Pasta’s composition is complex. In contrast with other foods like greens, meat, or fish, pasta have no whole cells in it. In cellular, complex foods, the quality and the organoleptic features strongly depend on conservation process. Fresh fish, meat or vegetables, for instance, have a better taste and nutritional contents than canned or frozen food.
What to pay attention to if you want a perfect product
When it comes to pasta, instead, the production and the conservation process go through a number of stages that differs from those of cellular foods, and each phase can strongly affect the final result.
As a consequence, for a very high-quality pasta, three main characteristics make the difference:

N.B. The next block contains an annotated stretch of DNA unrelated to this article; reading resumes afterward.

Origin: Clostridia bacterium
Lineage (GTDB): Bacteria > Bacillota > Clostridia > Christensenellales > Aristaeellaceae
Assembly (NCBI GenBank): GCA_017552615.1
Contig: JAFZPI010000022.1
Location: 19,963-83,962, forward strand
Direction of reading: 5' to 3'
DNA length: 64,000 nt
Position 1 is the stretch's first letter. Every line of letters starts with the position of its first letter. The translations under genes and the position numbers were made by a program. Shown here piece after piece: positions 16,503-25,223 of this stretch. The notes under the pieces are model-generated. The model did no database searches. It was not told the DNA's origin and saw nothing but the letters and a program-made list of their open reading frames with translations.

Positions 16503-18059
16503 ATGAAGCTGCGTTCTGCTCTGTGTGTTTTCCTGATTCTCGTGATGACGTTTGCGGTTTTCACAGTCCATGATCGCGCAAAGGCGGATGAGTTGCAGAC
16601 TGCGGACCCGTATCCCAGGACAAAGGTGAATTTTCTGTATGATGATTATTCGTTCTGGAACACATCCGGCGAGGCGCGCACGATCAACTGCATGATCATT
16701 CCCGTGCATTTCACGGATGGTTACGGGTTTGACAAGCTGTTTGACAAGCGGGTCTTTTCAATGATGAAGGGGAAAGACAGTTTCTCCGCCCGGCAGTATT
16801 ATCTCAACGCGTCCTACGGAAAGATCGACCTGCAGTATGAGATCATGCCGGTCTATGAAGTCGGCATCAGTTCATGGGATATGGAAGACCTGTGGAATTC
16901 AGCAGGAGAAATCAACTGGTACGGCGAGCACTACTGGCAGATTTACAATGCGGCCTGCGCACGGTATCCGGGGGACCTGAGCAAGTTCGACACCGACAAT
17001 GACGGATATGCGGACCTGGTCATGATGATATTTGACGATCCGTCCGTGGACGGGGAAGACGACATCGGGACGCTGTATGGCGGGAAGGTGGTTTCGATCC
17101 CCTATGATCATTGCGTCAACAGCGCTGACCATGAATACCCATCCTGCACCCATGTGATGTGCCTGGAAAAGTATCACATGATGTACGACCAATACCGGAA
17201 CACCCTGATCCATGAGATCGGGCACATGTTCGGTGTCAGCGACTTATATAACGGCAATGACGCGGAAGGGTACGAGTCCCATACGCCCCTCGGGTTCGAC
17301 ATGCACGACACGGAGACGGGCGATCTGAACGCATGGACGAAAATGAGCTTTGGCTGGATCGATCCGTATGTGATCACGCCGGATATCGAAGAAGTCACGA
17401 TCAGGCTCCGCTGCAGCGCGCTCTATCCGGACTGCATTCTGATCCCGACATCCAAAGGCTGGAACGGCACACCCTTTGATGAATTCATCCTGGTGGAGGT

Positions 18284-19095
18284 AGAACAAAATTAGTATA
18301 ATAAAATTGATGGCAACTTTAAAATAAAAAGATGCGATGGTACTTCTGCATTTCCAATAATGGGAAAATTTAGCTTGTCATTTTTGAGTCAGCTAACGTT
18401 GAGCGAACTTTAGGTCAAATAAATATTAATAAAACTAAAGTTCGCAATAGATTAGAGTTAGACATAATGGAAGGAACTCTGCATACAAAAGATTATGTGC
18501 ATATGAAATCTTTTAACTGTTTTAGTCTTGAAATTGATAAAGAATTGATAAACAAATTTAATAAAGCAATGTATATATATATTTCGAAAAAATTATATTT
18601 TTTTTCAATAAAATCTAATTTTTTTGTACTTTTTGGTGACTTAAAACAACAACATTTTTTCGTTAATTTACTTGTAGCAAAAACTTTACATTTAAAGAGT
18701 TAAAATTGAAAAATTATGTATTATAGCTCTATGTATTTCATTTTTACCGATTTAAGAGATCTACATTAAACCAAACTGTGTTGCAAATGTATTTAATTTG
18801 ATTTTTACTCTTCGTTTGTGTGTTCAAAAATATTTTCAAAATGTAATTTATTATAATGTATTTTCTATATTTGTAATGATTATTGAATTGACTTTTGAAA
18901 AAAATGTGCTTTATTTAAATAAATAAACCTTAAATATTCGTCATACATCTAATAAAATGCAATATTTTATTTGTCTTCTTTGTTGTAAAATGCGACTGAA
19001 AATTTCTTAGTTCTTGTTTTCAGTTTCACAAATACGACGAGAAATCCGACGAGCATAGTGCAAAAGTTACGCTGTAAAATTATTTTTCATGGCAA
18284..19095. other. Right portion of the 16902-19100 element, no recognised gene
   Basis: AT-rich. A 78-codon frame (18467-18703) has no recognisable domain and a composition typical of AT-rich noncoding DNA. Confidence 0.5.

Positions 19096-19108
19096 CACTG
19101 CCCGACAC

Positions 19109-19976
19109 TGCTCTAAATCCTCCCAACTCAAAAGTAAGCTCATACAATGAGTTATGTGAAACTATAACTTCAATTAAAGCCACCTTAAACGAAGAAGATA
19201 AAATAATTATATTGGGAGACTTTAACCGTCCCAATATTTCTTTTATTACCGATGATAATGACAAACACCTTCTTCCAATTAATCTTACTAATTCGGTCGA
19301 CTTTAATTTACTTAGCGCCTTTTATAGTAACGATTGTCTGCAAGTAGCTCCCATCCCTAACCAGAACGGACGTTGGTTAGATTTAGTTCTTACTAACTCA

- the quality of the raw material; in this case the durum wheat semolina1, that depend on the genetic stream of the wheat used, the cultivation or harvesting methods and so on.
- how the semolina is processed.
- how the product is conserved; the conservation process starts immediately after the harvesting of the wheat and ends when the packages of pasta are opened before cooking.
Whereas point (a)2 and (c) affect the final quality of all foods, point (b) strongly characterizes pasta; the way wheat is processed and the way flour is kneaded in a dough are the phases that have the major impact on what we eventually eat. Starting from the same ingredients, in fact, we can have very different results: many events can happen during each step of pasta production; every one of these contribute to create different varieties of pasta each one with its peculiarities.
to be continued